John Tuturro's Magnum Opus

Pandemic Dreams Volume Six

The movie stars John Tuturro. The framing, design, and pacing are very Wes Anderson-like, maybe closest in my mind to The Grand Budapest Hotel, but the color is almost compeltely washed out.


We open on the main character in a fancy ballroom, being pelted by items thrown from a crowd of people all dressed in fancy clothes; something akin to Victorian-era formal wear. They’re throwing all sorts of things at our protagonist: crystal goblets, fancy china, flatware, and even furniture. A series of quick shots overlayed by screaming epithets (not synced) convey the intensity of an enraged mob.

Tuturro isn’t completely defenseless. He’s wearing primitive, crudely-made armor: a metal barrel sized to his torso with stovepipe arms and legs, and a helmet like the Black Knight from Monty Python and the Holy Grail. This seems to protect him from the worst, but the assault is constant and the intensity increases as time passes. It’s a montage of crashing and screaming aristocracy intercut with their hapless victim standing nearly stoic in their midst.


A pile of junk is centered in the ballroom. Tuturro is walled up and nearly buried within it. Only a few odds and ends of the seeming infinite supply of crowd-thrown missiles penetrates the blockade of spent ersatz ammunition. Tuturro’s makeshift armor has cracked open, his helmet dented and cast aside. We push into a close-up of him weeping in anguish. He’s bald—his head shaved smooth. It reads like a prison haircut, but without context we can’t be sure. Somehow the ground beneath him is soaked in water and has turned to mud, as if the expensively tiled ballroom floor has been shattered and the ground beneath dug up—like a bomb crater. Tuturro is thrashing and wallowing in the gray slurry. He has a line of dialog, the only coherent one so far, delivered through tears.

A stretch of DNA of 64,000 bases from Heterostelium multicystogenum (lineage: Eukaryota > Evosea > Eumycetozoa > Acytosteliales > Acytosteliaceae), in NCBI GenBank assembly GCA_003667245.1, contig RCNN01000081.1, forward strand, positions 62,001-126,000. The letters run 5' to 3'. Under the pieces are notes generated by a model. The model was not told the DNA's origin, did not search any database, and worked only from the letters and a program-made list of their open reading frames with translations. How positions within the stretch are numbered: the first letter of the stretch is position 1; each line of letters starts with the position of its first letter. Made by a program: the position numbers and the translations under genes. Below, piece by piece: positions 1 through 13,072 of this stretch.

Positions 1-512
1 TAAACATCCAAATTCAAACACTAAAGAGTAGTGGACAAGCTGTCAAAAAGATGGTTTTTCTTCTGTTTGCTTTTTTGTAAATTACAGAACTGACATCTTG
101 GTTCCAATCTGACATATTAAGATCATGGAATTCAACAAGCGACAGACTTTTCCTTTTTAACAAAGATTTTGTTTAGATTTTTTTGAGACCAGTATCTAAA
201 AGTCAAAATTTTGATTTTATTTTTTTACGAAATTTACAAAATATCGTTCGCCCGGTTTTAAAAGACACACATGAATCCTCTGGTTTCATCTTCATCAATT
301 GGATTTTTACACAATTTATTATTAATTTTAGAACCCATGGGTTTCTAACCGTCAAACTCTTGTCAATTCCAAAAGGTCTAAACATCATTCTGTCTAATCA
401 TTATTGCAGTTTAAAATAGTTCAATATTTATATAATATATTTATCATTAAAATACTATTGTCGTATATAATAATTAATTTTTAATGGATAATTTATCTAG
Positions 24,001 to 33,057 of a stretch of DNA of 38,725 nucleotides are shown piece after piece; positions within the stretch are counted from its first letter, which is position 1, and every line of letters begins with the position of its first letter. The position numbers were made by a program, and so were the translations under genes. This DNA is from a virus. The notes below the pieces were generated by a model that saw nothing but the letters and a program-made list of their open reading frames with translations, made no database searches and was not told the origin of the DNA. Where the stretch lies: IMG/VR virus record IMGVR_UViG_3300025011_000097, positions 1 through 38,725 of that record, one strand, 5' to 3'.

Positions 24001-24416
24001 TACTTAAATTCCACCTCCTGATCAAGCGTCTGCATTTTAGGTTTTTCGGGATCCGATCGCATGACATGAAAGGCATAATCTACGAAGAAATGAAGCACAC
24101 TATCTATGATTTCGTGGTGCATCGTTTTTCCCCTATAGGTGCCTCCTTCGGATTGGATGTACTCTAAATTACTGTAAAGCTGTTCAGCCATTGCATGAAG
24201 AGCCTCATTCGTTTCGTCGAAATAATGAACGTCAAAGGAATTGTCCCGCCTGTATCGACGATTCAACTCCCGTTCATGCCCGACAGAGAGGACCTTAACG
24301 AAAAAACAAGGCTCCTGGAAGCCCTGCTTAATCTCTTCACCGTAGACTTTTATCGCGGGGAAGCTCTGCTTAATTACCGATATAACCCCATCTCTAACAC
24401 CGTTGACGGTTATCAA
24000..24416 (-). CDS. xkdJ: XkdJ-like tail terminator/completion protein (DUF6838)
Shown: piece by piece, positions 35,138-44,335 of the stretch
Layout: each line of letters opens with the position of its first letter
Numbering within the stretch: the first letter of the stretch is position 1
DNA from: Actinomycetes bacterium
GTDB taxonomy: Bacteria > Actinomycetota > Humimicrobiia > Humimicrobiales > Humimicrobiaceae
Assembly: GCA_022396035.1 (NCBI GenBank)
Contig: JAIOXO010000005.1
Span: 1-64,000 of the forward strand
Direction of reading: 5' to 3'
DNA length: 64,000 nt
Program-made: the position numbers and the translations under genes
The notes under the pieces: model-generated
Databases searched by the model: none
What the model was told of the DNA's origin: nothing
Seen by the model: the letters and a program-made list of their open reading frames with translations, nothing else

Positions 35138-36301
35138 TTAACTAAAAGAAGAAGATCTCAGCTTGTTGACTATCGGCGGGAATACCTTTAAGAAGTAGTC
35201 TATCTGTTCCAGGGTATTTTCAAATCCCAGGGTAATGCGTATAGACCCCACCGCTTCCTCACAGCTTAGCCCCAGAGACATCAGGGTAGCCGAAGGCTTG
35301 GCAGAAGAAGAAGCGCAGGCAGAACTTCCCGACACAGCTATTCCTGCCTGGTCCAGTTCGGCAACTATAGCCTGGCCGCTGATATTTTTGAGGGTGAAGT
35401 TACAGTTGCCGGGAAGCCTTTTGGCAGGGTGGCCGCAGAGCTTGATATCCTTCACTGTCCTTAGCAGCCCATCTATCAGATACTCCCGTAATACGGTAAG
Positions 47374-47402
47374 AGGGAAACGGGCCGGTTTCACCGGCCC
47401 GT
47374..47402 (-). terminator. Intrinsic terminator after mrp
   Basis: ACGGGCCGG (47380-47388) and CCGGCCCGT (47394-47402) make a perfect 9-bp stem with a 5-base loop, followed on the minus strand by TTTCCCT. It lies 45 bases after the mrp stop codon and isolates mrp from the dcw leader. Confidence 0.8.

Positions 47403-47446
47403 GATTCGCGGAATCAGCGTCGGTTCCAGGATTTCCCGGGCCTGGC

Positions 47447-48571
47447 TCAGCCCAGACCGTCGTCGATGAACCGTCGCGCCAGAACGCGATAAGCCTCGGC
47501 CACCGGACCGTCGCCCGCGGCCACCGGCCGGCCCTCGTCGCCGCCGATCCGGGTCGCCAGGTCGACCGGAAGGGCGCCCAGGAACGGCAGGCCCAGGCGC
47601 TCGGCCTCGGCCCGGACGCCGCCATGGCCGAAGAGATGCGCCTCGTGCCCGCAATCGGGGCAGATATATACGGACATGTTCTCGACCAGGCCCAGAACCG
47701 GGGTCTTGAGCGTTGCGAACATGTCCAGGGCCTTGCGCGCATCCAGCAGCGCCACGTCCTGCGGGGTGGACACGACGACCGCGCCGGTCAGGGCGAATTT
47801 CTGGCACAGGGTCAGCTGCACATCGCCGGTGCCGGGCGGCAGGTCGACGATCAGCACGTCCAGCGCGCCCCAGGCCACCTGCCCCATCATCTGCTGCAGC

“I thought I was doing the right thing!”


The outside of the junk pile. One of the mob finds a bomb. It’s a cartoon bomb, a big ball with a fuse on it, lit and sparking. The bomber throws it over the “wall” and into Tuturro’s lap. There’s an instant where he looks at the bomb and tries to process its meaning, as we


Virtual silence. The fury of the mob we’ve been hearing so far is gone, replaced by the susurrus of a busy police station. This is a two-shot with Tuturro’s character sitting on a bench next to a no-name character. It’s obviously not in the United States; it’s somewhere European. In contrast to how he looked previously, or even how we expect Tuturro to look, he’s decked out in stereotypical “punk” attire: well-worn black leather jacket with metal studs, ripped t-shirt with some kind of anarchist symbology or slogan, loosely-tied combat boots. He has a ragged mohawk dyed green and purple, and he’s wearing heavy eyeliner; no eyeglasses. He seems tired, but there’s an air of resolve about him, some steel in his spine.

The camera pushes in closer from the two-shot to a close-up as music plays to a crescendo. Tuturro speaks another line, delivered mostly to himself, as the zoom stops and the music ends at its peak:

“You know, I think I’m gonna go through with it. It’s the right thing to do.”

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